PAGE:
Two of New York's once underground openers now mainstream megastars playing the same weekend at the world's most famous, yet very dated arena. What else is there to say?
Then comes Elvis Costello. The first surprise of a long weekend when he made a unplanned appearance before The Strokes set by playing three of his major hits including "Pump It Up" and "Radio Radio". He proclaimed, "Happy April Fool's Day!", and left the stage. Walking to our seats while he played I was immediately taken back by how loud he was playing. I had read that the sound at this famous venue was somewhat lacking, but even though it was very loud I thought the highs and lows were very well mixed and the vocals were understandable. More on this later.
With Costello off it was time for the main event. This would be my first time seeing The Strokes as I had unfortunately missed slim opportunities in years past as they bounced around Pittsburgh. The set started off with the title track of their debut album Is This It which slowly got the sold out crowd geared up for more. With a four album catalog in their bags they spread song coverage very efficiently hitting on all major points from the rest of their albums including their latest Angles. Most of the newer songs came off much better live including "Games", "Gratisfaction", and "Taken For a Fool" (with a little help from an other surprise visit from Costello), but the debut's heavy hitters really stole the show. "The Modern Age", "Last Night", and the rocking closing "Take It Or Leave It" provided the most response from the New York crowd.
On Saturday the scene was very similar yet completely different. Young hipsters dressed in all white, slim black ties, and wrinkled white dress shirts invaded Madison Square Garden for the final show ever by the indie dance punk band LCD Soundsystem. If you're waking from a coma I'm sorry to have had to tell you this news. For the rest of us who follow any interweb music sites this was the most hyped concert since the invention of Twitter or even Facebook.
Ticket bots and scalpers had bought up all the tickets leaving the kids empty handed. Walking up to the entrance the scalpers filled the gaps everywhere you looked making it abundant that the scalpers were indeed losing the battle. By the time LCD was about to take the stage I would guess that about two thirds of the arena was filled. Once on every space was filled. Guess the scalpers won the war after all.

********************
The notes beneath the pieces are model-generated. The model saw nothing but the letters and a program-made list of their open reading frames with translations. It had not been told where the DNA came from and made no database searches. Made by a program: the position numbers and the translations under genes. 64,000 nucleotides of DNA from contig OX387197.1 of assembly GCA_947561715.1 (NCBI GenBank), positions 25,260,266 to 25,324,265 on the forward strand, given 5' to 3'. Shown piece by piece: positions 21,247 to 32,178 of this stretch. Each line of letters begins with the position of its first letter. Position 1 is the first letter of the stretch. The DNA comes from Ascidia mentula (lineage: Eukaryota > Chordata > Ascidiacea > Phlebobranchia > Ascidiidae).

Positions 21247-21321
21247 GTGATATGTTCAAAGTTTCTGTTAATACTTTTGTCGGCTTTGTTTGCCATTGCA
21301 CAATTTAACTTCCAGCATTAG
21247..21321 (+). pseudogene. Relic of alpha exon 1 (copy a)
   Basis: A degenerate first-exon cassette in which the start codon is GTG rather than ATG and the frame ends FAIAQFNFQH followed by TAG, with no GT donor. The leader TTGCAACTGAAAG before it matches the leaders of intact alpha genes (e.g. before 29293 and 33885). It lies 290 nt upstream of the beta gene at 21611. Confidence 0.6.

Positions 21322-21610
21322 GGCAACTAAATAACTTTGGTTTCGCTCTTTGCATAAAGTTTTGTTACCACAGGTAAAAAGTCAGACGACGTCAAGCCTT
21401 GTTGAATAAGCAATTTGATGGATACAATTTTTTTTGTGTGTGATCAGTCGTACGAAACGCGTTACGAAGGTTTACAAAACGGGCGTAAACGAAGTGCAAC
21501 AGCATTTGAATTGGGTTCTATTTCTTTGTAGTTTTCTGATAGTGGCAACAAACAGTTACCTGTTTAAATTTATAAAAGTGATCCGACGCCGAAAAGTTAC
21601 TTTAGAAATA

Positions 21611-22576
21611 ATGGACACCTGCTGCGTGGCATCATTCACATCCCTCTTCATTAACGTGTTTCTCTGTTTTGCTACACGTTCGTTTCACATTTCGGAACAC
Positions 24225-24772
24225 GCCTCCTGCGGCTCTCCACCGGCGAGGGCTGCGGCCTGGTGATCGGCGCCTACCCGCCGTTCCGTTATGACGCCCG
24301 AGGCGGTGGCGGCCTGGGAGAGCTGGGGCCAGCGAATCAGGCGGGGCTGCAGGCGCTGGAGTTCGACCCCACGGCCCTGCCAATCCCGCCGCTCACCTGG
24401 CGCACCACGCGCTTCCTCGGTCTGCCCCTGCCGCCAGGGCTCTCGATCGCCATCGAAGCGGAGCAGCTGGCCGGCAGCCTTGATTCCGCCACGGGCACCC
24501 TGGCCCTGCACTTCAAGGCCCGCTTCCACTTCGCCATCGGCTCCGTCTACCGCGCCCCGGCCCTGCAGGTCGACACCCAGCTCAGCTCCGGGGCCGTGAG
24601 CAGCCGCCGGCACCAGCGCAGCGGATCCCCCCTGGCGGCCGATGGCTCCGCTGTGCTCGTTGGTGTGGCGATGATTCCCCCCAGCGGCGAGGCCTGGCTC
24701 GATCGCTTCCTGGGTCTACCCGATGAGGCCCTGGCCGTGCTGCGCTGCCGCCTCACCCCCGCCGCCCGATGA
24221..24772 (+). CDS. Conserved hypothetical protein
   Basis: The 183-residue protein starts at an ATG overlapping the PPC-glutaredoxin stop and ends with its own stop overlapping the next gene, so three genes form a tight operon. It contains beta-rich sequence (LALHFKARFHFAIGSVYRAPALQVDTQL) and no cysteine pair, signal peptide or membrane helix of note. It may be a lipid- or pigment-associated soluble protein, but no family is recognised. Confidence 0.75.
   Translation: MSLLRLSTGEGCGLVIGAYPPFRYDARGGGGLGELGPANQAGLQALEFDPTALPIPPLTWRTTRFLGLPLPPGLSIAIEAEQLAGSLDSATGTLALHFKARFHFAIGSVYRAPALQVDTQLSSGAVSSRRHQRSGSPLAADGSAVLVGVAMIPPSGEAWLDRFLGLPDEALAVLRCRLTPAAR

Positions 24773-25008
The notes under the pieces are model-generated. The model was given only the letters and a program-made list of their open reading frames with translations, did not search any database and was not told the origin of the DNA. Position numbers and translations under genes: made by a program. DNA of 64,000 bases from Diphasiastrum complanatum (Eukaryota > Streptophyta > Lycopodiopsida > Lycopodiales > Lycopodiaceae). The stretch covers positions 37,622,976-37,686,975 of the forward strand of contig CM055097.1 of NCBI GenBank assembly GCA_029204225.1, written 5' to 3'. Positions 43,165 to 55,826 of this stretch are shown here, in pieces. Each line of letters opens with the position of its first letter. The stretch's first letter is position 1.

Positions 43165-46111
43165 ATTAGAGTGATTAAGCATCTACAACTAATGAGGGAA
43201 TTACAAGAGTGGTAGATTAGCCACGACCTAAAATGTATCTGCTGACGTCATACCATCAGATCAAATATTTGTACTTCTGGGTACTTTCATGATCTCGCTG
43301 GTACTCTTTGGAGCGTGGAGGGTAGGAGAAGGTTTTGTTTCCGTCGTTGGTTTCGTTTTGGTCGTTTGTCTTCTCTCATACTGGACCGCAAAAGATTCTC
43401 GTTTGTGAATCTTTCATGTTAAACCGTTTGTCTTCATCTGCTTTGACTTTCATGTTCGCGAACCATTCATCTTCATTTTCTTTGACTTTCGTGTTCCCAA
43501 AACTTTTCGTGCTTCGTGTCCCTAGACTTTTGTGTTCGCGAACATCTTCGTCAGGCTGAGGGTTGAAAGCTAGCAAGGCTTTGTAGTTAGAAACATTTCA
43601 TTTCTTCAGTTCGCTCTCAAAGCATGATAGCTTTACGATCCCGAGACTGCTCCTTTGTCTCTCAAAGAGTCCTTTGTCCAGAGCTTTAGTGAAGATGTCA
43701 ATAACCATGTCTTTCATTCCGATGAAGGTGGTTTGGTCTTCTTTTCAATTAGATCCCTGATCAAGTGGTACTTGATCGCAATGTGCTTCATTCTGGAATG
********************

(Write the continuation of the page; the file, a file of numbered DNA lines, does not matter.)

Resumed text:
Of course I was grateful to be there. Who wouldn't be? Unfortunately my seats weren't as good as they were for The Strokes and we were located in the South Press Box located between the 300 and 400 sections. I couldn't believe the sound difference between our two spots. It was clearly noticeable and as LCD assaulted through their first set I can't help to say that it really deterred my concert experience.
They started with three tracks straight off their 2010 effort This Is Happening then into a mixture from their self titled and Sound of Silver albums including a slightly remixed version of "Daft Punk Is Playing At My House" sans a rumored appearance Daft Punk.
With that said, LCD Soundsystem then went on to play the longest concert I had ever witnessed of over three and a half hours. One could consider this a good thing, but during the second set progression through their mostly instrumental album 45:33 I grew tired and somewhat bored. I know, I know. This is the last show ever! They can do whatever they want, right? Yes they can, but for the none stimulated, more than average fan, the instrumentation was a little too much. If there was ever a time where the ecstatic crowd took a breather it was during this.
During their third and final set they got back to the basics which I fell in love with when I saw them at Coachella with songs like "Us vs Them", "Someone Great", and the most amazing live song ever "Losing My Edge". Oh, and members of Arcade Fire sang on "North American Scum". They are Canadian after all.
Lastly, they finished with the typical "New York I Love You, but You're Bringing Me Down" as James Murphy dramatized the song before the tied up white bands of balloons fell onto the sweaty and exhausted crowd. With that him and his band descended with hugs all around for backup singers, special guests (including Reggie Watts and his infamous air guitar), and Murphy's family members. A fitting end to the LCD Soundsystem long trek.
In an age where bands retire then reunite over and over I hope they do stay the course of actually staying retired. The music industry needs bands like this, but more importantly it needs bands who keep their word. Bands who aren't enticed by big pay days when the bank account starts running dry. Based on everything James Murphy has said up until this point there's no better person to echo these attributes. Let's hope this remains true.